Here follows a target-by-target account of why cities are so relevant to the targets, and why Parties … Continue Reading
September 17, 2014
“Civilisation; it’s all about knives and forks.” —David Byrne
As a child I was not nature-deprived. I lived in small towns and villages in rural Somerset in England, and enjoyed nature study in primary school but I know that I’ve never seen or experienced anything truly wild. I never will, and as a civilised ape I’m really grateful for that.
Left to our own devices most of us couldn’t survive in the wilderness, not even in what passes for wilderness in its degraded form. Yet we need the wild, we evolved there, and as we can’t experience it for real anymore we make do with controlled, vicarious ‘wildness’, most of which involves getting scared in some way—roller-coasters, horror movies, going face-to-face with tigers in a zoo…
For those with nihilistic tendencies it isn’t hard to argue that there is no longer any such thing as wilderness. If you define wilderness as natural environment untainted by human intervention and manipulation, then there isn’t any because the damaging reach of industrial civilisation is literally global—DDT contaminates Antarctic penguins and the PCB contamination of oceanic particulate matter in Antarctic waters is similar to the level of contamination in the North Sea .
Real forests are wild. They are places where one can both be lost and wish to escape from. But are ‘urban forests’ truly wild? For all the talk of ‘wild’, the wildlife experience is no longer defined by lived experience, because the definition of ‘wild’ has escaped into the thickets of a wholly urban civilisation. ‘Wild’ is behind bars, ‘wild’ is on a screen, ‘wild’ is not something that most of the human race ever experiences any more. ‘Wild’ is vicarious. It’s seductive and dangerous—but not in the way that wild used to be, it’s dangerous because it’s … Continue Reading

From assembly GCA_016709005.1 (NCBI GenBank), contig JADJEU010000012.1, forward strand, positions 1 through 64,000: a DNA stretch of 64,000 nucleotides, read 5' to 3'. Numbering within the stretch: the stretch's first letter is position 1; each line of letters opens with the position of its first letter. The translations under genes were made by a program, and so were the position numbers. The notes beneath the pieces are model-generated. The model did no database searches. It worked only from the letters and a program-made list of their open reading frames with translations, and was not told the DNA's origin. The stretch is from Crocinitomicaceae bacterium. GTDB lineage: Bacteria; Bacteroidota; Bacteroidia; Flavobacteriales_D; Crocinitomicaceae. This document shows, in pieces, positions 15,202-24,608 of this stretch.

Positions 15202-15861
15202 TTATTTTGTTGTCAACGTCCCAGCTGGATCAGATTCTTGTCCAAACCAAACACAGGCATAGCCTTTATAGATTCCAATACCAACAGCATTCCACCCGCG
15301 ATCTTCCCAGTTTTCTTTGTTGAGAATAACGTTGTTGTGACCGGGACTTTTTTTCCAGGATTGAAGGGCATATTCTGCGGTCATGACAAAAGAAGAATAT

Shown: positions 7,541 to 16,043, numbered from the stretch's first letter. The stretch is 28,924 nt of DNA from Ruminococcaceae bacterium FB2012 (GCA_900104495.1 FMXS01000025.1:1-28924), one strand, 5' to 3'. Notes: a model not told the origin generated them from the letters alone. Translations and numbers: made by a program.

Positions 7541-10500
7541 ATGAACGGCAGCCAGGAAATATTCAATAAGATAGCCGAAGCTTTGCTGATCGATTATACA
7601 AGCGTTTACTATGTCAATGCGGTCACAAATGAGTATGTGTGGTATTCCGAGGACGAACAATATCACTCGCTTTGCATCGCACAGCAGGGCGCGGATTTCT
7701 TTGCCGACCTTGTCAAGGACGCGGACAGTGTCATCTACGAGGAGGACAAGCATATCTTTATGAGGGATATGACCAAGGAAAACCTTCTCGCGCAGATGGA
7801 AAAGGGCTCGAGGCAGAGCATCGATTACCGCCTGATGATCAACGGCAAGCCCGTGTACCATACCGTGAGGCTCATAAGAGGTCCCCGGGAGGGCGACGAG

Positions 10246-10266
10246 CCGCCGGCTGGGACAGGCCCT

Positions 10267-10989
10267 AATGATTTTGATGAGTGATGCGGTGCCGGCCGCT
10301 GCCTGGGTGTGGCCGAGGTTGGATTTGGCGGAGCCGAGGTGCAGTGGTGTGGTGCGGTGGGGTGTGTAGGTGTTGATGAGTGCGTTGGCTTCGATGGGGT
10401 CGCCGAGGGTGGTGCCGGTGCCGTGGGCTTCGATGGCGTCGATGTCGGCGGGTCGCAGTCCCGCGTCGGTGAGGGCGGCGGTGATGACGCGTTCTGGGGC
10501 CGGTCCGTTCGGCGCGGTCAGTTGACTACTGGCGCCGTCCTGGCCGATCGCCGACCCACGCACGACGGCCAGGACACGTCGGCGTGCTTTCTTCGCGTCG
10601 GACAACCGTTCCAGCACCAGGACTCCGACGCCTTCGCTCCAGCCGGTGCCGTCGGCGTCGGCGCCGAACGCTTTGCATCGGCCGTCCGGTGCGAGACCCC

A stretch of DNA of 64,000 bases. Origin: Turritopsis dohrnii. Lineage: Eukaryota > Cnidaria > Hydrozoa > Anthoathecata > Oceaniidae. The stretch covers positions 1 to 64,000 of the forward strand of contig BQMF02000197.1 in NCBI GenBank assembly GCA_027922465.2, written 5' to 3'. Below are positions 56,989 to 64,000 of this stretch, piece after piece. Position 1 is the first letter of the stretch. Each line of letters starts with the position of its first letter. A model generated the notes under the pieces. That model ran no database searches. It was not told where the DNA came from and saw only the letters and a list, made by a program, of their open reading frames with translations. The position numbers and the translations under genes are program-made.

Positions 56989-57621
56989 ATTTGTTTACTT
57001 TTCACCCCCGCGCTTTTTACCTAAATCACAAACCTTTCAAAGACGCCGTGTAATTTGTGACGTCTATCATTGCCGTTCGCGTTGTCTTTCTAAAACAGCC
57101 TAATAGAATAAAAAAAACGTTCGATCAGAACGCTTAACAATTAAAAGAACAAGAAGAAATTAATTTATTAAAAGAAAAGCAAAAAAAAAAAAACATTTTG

September 14, 2014
Environmental perception by people is complex and dynamic. Individuals are active agents in their perceptions of nature—not passive receivers of information—while the environment is a global unity on which environmental processes within cities are based. Cognitive, interpretive and evaluative components are all incorporated into the perceptual processes of individuals.
The world we perceive is a world created by ourselves through our experiences, which reflects our expectations, needs and goals. Gibson, in his environmental perception theory, asserted that objects are perceived according to the meaning, action and behaviour involved and not according to the physical characteristics they possess.
All of this influences how we plan, design and manage our cities.
Many Nature of Cities posts call the attention to the relevance of green and blue infrastructure in densely built-up areas, representing a win-win way to conciliate urbanization with the protection of ecosystems services. The success of reconnecting people to their nearby nature will hang principally on people´s values.
Riverscapes are attractive places not only because water is one of the most important aesthetic elements of the landscape, but because of the many native plants and animals that occupy the shore. As Wilson asserted in his Biophilia theory, we all have an inborn affinity for other forms of life. At the same time, since the beginning of the last century architects, designers, planners, psychologists and researchers interested in environmental behaviour have consistently reported the presence of water as one of the most important and attractive visual elements of a natural or built landscape. The attraction exerted by the rivers and their banks are explained by the “Hydro- and Biophilia” theories (Wilson (1984) .
This human preference is ancient. Settlements have always been located near water because of the resources that water offer for life. Waterscapes attract tourists, may be distinctive urban icons and have cultural … Continue Reading